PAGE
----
When Ms. Fields resisted Mr. Plummer's efforts to take her grandson, he grew frustrated and began acting aggressively. She alleges that he cocked his fist as if he was going to strike her, causing her to feel startled and, as a result, to fall backward into the door frame. She sued Devereux for assault and battery, asserting that Devereux was liable for Mr. Plummer's conduct under a theory of respondeat superior.

         Devereux moved for summary judgment. In its motion, Devereux argued that it could not be held vicariously liable for assault or battery because Mr. Plummer's alleged conduct was outside the scope of his employment with Devereux. It offered no affidavits or other summary judgment evidence, however, that bore either on the precise details of Mr. Plummer's conduct during the incident or on the scope of his employment with Devereux. Instead, it argued simply that "there is no evidence [Mr. Plummer] was acting in the course and scope of his employment when" he allegedly assaulted and battered Ms. Fields. The trial court granted Devereux's motion and entered a final judgment in its favor, from which Ms. Fields filed this timely appeal.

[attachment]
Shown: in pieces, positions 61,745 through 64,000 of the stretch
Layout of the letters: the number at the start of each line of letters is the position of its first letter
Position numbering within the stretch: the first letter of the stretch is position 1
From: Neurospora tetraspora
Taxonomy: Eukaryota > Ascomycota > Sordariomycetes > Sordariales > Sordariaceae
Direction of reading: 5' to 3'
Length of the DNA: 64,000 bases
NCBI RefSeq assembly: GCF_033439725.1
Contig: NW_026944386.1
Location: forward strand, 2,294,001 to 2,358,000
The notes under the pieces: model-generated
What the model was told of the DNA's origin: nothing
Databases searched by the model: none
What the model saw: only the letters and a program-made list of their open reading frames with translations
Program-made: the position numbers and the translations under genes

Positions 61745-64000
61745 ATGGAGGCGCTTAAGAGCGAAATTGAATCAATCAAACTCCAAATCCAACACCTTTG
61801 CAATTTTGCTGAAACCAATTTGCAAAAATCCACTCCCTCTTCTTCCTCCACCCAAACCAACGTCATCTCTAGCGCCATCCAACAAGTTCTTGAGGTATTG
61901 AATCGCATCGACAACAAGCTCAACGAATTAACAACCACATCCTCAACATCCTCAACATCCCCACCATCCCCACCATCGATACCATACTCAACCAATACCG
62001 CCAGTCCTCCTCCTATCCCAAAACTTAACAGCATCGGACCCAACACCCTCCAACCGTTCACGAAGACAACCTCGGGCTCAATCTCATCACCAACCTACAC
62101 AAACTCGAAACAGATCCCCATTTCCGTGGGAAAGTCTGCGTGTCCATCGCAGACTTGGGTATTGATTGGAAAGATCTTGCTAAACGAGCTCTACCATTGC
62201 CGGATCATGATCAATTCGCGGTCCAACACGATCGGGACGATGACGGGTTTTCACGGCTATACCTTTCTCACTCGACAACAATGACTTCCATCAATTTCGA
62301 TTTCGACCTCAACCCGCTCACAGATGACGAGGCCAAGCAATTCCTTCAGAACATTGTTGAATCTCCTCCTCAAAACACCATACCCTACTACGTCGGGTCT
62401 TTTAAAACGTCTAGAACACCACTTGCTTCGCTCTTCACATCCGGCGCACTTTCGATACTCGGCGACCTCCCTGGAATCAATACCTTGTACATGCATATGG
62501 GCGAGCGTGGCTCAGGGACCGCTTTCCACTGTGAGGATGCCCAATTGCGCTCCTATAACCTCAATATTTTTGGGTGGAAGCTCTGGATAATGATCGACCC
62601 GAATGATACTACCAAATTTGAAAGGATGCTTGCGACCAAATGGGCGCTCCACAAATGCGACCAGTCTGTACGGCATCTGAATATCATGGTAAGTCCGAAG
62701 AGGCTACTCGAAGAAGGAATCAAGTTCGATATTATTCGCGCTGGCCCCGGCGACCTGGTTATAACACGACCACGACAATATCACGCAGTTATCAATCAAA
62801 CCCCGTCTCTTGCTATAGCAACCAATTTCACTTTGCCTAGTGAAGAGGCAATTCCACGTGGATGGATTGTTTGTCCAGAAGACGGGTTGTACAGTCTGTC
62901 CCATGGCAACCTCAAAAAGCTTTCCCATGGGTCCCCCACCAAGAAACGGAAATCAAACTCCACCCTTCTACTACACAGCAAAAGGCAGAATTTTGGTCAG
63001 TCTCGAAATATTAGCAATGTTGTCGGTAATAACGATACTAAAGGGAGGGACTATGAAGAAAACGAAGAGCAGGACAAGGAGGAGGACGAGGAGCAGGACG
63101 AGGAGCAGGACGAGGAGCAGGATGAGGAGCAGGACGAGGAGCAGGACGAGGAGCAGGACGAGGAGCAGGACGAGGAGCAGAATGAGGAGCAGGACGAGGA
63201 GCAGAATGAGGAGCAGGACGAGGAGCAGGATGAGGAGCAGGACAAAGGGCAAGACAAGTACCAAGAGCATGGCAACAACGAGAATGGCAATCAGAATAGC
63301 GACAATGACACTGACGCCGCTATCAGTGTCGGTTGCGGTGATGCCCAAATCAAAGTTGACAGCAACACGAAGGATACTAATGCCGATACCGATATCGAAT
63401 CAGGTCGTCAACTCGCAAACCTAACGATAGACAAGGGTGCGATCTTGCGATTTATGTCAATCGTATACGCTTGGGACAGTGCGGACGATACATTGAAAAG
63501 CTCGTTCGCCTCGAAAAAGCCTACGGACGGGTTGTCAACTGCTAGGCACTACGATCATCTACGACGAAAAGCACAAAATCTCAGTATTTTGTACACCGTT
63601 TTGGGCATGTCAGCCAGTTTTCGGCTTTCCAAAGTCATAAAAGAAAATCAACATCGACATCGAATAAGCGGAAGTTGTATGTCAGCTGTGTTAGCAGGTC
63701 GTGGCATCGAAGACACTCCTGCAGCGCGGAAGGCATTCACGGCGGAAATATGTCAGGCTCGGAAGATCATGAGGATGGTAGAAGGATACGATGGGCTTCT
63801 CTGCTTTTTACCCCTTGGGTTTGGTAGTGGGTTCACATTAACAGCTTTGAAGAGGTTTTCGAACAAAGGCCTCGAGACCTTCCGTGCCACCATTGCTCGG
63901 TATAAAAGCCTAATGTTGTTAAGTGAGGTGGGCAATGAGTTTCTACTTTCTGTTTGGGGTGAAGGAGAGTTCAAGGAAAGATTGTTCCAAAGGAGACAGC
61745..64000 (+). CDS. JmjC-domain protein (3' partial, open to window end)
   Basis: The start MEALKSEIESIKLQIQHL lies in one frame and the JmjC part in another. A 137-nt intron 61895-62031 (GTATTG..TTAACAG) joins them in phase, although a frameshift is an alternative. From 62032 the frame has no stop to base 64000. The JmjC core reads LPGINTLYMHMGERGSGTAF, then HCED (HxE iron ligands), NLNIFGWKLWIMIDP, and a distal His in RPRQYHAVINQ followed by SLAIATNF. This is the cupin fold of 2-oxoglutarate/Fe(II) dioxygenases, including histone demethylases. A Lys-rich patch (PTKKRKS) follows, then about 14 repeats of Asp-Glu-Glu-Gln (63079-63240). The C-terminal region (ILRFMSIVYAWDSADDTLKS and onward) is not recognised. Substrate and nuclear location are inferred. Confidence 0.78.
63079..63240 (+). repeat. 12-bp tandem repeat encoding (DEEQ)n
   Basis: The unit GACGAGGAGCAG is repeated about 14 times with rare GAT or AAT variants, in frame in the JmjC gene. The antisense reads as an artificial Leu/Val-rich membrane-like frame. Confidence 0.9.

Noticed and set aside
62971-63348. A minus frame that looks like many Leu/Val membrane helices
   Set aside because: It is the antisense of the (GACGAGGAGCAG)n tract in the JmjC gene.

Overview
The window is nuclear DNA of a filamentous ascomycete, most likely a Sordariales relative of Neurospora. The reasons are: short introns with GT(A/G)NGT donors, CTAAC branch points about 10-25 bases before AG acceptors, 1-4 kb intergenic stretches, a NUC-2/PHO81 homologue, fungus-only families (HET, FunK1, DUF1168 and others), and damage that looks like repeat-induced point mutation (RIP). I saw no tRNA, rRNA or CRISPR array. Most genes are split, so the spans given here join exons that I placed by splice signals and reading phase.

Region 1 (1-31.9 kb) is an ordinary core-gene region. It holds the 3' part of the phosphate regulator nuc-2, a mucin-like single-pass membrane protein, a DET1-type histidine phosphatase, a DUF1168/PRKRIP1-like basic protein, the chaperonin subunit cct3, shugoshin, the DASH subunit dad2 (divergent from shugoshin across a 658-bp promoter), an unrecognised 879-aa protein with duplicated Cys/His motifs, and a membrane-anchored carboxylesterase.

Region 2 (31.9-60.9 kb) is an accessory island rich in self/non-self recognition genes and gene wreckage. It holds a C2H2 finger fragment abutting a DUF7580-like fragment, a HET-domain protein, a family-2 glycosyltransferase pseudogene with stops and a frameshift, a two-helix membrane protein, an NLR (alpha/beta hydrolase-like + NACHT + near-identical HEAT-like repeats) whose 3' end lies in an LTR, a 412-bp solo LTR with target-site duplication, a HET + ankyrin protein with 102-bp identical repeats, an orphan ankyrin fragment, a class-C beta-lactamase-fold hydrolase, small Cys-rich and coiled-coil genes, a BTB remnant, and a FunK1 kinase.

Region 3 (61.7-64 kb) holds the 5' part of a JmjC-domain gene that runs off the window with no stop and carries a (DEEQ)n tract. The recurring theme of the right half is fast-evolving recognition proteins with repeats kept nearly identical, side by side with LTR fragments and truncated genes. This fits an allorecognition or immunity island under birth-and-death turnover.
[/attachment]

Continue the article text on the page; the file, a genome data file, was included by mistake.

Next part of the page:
We review an order granting summary judgment de novo. Deep S. Sys., Inc. v. Heath, 843 So.2d 378, 379 (Fla. 2d DCA 2003). Summary judgment is proper where "the pleadings and summary judgment evidence on file show that there is no genuine issue as to any material fact and that the moving party is entitled to a judgment as a matter of law." Fla. R. Civ. P. 1.510(c). "Summary judgment evidence" consists of "any affidavits, answers to interrogatories, admissions, depositions, and other materials as would be admissible in evidence." Id.